To determine how much of your income goes to your monthly SSS contribution, here is the summarized table of the SSS Contribution Table for 2023 that you can use:

Compensation range

Monthly salary credit

Total employee contribution

₱1,000.00 to ₱3,249.99



₱3,250.00 to ₱3,749.99



₱3,750.00 to ₱4,249.99



₱4,250.00 to ₱4,749.99



₱4,750.00 to ₱5,249.99



₱5,250.00 to ₱5,749.99



₱5,750.00 to ₱6,249.99



₱6,250.00 to ₱6,749.99



₱6,750.00 to ₱7,249.99



₱7,250.00 to ₱7,749.99



₱7,750.00 to ₱8,249.99



₱8,250.00 to ₱8,749.99



₱8,750.00 to ₱9,249.99



₱9,250.00 to ₱9,749.99



₱9,750.00 to ₱10,249.99



₱10,250.00 to ₱10,749.99



₱10,750.00 to ₱11,249.99



₱11,250.00 to ₱11,749.99



₱11,750.00 to ₱12,249.99



₱12,250.00 to ₱12,749.99



₱12,750.00 to ₱13,249.99



₱13,250.00 to ₱13,749.99



₱13,750.00 to ₱14,249.99



₱14,250.00 to ₱14,749.99



₱14,750.00 to ₱15,249.99



₱15,250.00 to ₱15,749.99



₱15,750.00 to ₱16,249.99



₱16,250.00 to ₱16,749.99



₱16,750.00 to ₱17,249.99



₱17,250.00 to ₱17,749.99



₱17,750.00 to ₱18,249.99



₱18,250.00 to ₱18,749.99



₱18,750.00 to ₱19,249.99



₱19,250.00 to ₱19,749.99



₱19,750.00 to ₱20,249.99



₱20,250.00 to ₱20,749.99



₱20,750.00 to ₱21,249.99



₱21,250.00 to ₱21,749.99



₱21,750.00 to ₱22,249.99



₱22,250.00 to ₱22,749.99



₱22,750.00 to ₱23,249.99



₱23,250.00 to ₱23,749.99



₱23,750.00 to ₱24,249.99



₱24,250.00 to ₱24,749.99



₱24,750 and above



In this simplified SSS contribution table, we can see the total employee share for employed individuals. If you want to compute it, the total employee share is 4.5% of the corresponding monthly salary credit of an individual's compensation range.

If you're a self-employed individual, you have to calculate 14% of the corresponding monthly salary credit of the compensation range that your monthly salary belongs. Then, add an employee compensation of ₱10 (for monthly incomes below ₱14,750) or ₱30 (for monthly incomes ₱14,750 and above). In equation form, we express that as:

SSS contribution=MSC×14%+EC\footnotesize \text{SSS contribution}\! =\! \text{MSC}\! \times\! 14\%\! +\! \text{EC}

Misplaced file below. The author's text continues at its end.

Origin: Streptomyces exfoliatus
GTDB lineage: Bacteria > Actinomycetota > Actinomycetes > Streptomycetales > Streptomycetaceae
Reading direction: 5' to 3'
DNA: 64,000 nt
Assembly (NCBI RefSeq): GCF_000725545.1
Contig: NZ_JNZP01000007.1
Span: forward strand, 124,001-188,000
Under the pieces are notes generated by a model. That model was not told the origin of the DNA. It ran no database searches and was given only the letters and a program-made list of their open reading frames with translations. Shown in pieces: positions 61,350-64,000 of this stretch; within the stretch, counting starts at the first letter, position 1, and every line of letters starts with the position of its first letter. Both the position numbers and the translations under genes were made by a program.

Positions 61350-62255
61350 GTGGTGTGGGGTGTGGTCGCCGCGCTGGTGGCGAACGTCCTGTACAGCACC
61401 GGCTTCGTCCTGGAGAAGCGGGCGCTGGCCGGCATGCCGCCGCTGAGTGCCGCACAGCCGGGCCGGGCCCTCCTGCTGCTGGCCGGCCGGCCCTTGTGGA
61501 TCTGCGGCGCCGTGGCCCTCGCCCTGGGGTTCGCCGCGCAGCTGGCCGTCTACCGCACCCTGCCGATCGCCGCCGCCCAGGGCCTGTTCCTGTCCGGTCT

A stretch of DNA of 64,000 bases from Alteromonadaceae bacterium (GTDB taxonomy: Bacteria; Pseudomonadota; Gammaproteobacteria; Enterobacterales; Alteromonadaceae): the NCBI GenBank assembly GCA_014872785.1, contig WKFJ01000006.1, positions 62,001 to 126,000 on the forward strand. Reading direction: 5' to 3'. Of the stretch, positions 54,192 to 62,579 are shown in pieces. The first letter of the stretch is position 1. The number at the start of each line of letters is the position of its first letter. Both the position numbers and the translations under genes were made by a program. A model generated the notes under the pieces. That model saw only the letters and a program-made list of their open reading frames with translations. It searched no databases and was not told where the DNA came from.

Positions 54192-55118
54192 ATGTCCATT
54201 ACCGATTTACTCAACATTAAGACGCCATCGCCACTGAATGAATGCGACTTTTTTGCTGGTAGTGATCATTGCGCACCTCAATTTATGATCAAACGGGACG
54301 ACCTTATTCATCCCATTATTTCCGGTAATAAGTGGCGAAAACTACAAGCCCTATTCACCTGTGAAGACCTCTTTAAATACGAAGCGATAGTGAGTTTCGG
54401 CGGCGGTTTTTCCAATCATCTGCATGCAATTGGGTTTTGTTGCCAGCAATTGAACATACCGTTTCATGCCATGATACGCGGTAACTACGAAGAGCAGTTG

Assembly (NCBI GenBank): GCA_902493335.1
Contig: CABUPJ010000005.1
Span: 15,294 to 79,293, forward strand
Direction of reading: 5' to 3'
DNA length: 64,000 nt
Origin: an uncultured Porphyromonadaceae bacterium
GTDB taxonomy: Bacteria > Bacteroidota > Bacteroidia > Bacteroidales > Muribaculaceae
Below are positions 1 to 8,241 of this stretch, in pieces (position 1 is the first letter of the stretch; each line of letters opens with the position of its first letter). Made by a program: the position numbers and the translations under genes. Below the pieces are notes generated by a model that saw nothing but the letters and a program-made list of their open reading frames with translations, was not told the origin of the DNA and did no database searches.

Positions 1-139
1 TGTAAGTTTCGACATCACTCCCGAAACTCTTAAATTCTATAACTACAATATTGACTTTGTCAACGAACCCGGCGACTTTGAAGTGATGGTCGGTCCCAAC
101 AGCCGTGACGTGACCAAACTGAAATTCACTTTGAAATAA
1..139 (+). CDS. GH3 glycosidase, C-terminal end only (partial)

• SSS contribution\text{SSS contribution} – SSS contribution of a self-employed individual;
  • MSC\text{MSC} – Monthly salary credit; and
  • EC\text{EC} – Employees' compensation.

🙋 If your monthly income is ₱20,250.00 and above, a portion of your SSS contribution goes to the mandatory provident fund. You can visit the SSS' website for more information about that.

PhilHealth contribution

We can determine our PhilHealth contributions by using the table provided by PhilHealth, as shown below:


Monthly basic salary

Premium rate

Monthly premium





₱10,000.01 to ₱69,999.99

₱350.00 to ₱2,450.00







₱10,000.01 to ₱79,999.99

₱400.00 to ₱3,200.00







₱10,000.01 to ₱89,999.99

₱450.00 to ₱4,050.00



2024 to 2025




₱10,000.01 to ₱99,999.99

₱500.00 to ₱5,000.00



Note that PhilHealth updates the premium rate and salary ranges almost every year. So be sure to use the correct premium rate for your calculations.

For PhilHealth contributions, the employer and the employee divide the monthly premium in half for employed individuals. On the other hand, a self-employed individual shoulders the entire monthly premium alone.

Pag-IBIG contribution

For the Pag-IBIG contribution in 2023, we use this table:

Monthly compensation

Employee share

Employer share

At least ₱1,000.00 to ₱1,500.00



More than ₱1,500



In the table above, we see a company-employed individual's employee share and the employer's share for this benefit. If you're a self-employed individual, you'll have to shoulder both the employee and the employer share monthly.